StOP UTI project: Strategies in older people's care settings to prevent infection
The co-investigators are Professor Jennie Wilson, Alison Tingle (University of West London), Jennifer Bostock (PPI based in England), Simon Briscoe (University of Exeter), Dr. Lynne Williams (Bangor University), Dr. Melanie Handley (University of Hertfordshire) and Professor Jo Rycroft - Malone (University of Lancaster).
This research study is investigating what strategies for preventing urinary tract infection (UTI) are more likely to work for older people living in care homes.
The occurrence of UTI increases with age and is highest among those living in care homes. Guidance about strategies for preventing UTI in care homes is limited and does not account for the varying contexts in which care is delivered.
This study’s aim is to find out how and why different approaches to preventing and recognising UTI might work for older people in care home settings in a way that takes account of their complex needs and the care environment.
The study will use realist review methodology to develop an explanatory understanding of what it is about an intervention that supports or inhibits its successful implementation in preventing UTI among older people living in care homes. It will provide unique recommendations that are relevant for care home settings, which can be incorporated into policy, guidance and educational programmes to help guide successful delivery of future improvement programmes and research.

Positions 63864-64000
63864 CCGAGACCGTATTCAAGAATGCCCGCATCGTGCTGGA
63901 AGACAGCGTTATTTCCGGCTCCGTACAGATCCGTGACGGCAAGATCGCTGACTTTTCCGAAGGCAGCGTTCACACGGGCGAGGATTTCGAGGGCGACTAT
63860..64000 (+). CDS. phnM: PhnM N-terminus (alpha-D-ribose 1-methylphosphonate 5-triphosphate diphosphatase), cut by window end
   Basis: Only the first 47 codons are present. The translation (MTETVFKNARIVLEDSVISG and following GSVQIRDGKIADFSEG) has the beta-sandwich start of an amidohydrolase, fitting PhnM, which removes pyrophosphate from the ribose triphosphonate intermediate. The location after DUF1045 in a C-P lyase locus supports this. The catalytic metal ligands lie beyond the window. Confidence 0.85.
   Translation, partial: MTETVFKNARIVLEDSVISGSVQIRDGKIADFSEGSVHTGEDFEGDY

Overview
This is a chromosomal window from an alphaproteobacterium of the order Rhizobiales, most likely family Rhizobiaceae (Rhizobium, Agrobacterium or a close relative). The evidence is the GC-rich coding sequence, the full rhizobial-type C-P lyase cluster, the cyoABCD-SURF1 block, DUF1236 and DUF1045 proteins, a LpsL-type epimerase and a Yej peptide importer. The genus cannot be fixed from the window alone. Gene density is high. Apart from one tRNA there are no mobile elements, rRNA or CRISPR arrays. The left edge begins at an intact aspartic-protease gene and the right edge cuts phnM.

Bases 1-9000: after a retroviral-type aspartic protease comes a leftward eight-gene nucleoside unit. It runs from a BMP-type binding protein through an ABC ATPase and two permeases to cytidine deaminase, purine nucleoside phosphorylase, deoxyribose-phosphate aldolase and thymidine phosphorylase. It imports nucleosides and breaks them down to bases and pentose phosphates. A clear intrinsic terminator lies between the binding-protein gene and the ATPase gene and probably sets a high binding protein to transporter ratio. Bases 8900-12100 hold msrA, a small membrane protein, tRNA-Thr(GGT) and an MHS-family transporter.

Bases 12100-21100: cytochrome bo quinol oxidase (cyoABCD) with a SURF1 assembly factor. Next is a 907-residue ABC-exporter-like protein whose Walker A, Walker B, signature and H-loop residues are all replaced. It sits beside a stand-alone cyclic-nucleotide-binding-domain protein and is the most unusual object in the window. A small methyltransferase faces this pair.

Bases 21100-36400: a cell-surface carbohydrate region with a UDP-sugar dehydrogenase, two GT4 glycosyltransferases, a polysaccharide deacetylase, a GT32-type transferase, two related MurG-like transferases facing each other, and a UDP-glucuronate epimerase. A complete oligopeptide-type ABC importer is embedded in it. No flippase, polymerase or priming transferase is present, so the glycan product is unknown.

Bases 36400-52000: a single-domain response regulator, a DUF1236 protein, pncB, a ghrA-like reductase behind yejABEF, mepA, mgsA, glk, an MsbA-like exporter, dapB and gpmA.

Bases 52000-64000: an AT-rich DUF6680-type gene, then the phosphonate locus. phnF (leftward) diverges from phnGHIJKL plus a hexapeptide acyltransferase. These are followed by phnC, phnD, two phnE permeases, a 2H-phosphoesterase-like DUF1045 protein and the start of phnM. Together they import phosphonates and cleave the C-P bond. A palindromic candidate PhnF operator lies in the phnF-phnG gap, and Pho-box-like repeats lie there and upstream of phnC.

We will address the following review questions:
Preventing urinary tract infection (UTI) among older people with or without urinary catheters living in care homes: what works, for whom, why and in what circumstances?
What are the contextual factors and mechanisms that enable or disable interventions designed to support the prevention and recognition of UTI?
We aim to:
Derive explanatory evidence that describes how best to deliver interventions to prevent UTI and support its recognition in older people with and without a urinary catheter in care homes.
1. Identify UTI prevention interventions and approaches to recognising UTI from different care home environments and synthesise evidence of impact.
2. Identify the mechanisms through which these interventions and approaches deliver improvements to benefit the care of older people with or without a urinary catheter in care homes.
3. Investigate the contextual characteristics that mediate the potential impact of these mechanisms on clinical care standards for older people.
4. Develop an explanatory framework that synthesises the review findings of relevance to care homes for older people and identifies the active components of interventions.
5. Recommend improvements to guide the development and successful delivery of future programmes to prevent UTI in care homes for older people.